3. The Natural and Social Settings

View Slideshow of photographs by Ann Christine Eek (SVP 2005-2007)

Life in the high mountains of Albania is difficult. While the peaks of Shala approach 3000 masl, most houses are at valley bottom, between 800 and 1000 masl. The climate is sub-Alpine and the winters are long and hard, with large amounts of snow (Fig. 9; in January of 2008, SVP members Michael Galaty, Wayne Lee, and Zamir Tafilica traveled to Theth by snowshoe. An account of this trip is available at The economy is currently built around full-time sedentary agro-pastoralism - sometimes called 'mixed' village farming - and functions at or just below subsistence levels; government aid or remittances from relatives overseas bridge the gap. Settled agro-pastoralism and tribal socio-political organisation together have had a profound effect on Shala's landscape and built environment. Large, stone houses, some of them semi-fortified, called kulla, dot elaborately terraced foothills. Property boundaries are marked by stone walls and fences, and deeply entrenched, clearly very old paths, called shtegu, link fields and homes.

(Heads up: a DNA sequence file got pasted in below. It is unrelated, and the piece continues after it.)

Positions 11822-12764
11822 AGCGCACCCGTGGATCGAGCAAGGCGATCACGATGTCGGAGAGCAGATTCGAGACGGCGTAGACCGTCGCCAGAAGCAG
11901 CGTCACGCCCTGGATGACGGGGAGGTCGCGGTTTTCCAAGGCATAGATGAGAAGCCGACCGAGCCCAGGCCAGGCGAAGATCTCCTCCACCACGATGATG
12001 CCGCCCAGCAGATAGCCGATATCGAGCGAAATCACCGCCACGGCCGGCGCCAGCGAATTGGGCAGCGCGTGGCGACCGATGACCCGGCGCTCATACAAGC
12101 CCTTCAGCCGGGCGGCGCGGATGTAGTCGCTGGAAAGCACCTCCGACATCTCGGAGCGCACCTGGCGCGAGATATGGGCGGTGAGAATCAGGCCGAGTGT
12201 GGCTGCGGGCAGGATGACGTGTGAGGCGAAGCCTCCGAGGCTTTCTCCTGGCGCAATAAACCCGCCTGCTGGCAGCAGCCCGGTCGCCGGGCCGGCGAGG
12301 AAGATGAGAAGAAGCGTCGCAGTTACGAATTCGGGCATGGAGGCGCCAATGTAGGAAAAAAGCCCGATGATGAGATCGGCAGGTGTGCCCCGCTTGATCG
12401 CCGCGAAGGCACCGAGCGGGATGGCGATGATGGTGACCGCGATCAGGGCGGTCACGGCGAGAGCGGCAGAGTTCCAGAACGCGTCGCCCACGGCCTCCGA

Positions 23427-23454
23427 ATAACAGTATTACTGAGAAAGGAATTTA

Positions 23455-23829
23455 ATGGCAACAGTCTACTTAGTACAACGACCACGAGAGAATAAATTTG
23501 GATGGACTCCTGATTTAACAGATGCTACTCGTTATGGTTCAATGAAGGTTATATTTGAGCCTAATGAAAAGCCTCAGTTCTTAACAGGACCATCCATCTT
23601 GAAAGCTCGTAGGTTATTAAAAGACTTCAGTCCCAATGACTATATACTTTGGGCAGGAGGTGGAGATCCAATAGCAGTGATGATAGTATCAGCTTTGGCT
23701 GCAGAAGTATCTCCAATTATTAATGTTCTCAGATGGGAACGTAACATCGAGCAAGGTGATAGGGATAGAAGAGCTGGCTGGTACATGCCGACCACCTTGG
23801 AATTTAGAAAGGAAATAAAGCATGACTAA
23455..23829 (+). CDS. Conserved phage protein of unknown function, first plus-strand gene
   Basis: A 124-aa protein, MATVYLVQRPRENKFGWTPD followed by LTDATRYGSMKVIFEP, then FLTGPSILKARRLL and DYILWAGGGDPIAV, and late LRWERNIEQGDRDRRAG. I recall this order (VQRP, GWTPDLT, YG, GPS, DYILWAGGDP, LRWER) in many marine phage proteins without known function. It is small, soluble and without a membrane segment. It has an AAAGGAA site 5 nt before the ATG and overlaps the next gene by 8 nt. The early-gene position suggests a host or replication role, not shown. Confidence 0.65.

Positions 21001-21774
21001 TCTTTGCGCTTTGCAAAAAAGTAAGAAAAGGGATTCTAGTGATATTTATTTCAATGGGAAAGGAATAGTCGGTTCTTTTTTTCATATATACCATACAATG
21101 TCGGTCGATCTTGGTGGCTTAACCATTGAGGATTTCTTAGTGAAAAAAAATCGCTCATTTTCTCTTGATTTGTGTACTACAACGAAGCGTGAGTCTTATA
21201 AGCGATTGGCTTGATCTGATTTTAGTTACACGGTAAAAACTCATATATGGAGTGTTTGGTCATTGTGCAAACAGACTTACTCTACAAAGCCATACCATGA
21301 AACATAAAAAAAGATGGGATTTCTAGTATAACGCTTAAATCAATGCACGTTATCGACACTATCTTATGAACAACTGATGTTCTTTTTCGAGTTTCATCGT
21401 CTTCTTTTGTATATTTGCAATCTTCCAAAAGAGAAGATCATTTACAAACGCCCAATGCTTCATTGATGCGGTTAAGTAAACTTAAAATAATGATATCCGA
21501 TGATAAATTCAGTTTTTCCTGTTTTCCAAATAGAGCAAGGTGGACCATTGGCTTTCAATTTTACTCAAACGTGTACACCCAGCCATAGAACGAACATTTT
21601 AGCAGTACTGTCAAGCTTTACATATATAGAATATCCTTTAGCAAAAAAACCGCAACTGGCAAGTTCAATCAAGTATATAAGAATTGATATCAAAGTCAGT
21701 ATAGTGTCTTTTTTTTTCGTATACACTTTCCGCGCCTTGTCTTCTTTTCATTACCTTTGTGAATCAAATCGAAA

Figure 9 Figure 10
Figure 9: Photo of Shala in winter, from west looking northeast into Theth (Galaty).
Figure 10: Map of northern Albanian tribal structure (Galaty).

The tribal socio-political system can be described as follows (Fig. 10): Large extended households (shpia) organised into neighbourhoods (mehalla) share patrilineal descent from a common apical ancestor, thereby forming exogamous segmented clans or 'tribes' (fisi) [View Comments] (see Parkinson 2002 for a thorough discussion of the term 'tribe' and its meaning). Individual fisi may be further divided into 'brotherhoods' (vllazni). Several neighbourhoods and fisi together compose a single village (katund). Political power is vested in the person of the family patriarch, the zot i shpi. Family heads are appointed or elected to a village council, a kuvend, that makes decisions of importance to the whole community. A single council member is elected 'headman' or kryeplak. In Ottoman times, several villages and fisi might be politically joined in a bajrak, a 'banner', led by a bajraktar, a 'banner chief'. Oral, customary laws regarding kinship relations and political organisation were codified by a 15th-century chief named Lekë Dukagjini. The Kanuni i Lekë Dukagjinit was not transcribed in full until the early 20th century by a Franciscan priest, Father Shtjefën Gjeçov (Gjeçov 1989; audio clip #2). The kanun is based on the concept of honour (nder). Any breach of a man's honour might precipitate a blood feud (gjakmarrje).

Archived Comments

In this article, we define 'tribe' in the traditional anthropological sense of a lineage-based egalitarian or trans-egalitarian, segmentary socio-political formation. The term is, however, not without its detractors. We would welcome discussion from readers regarding its utility. Michael Galaty


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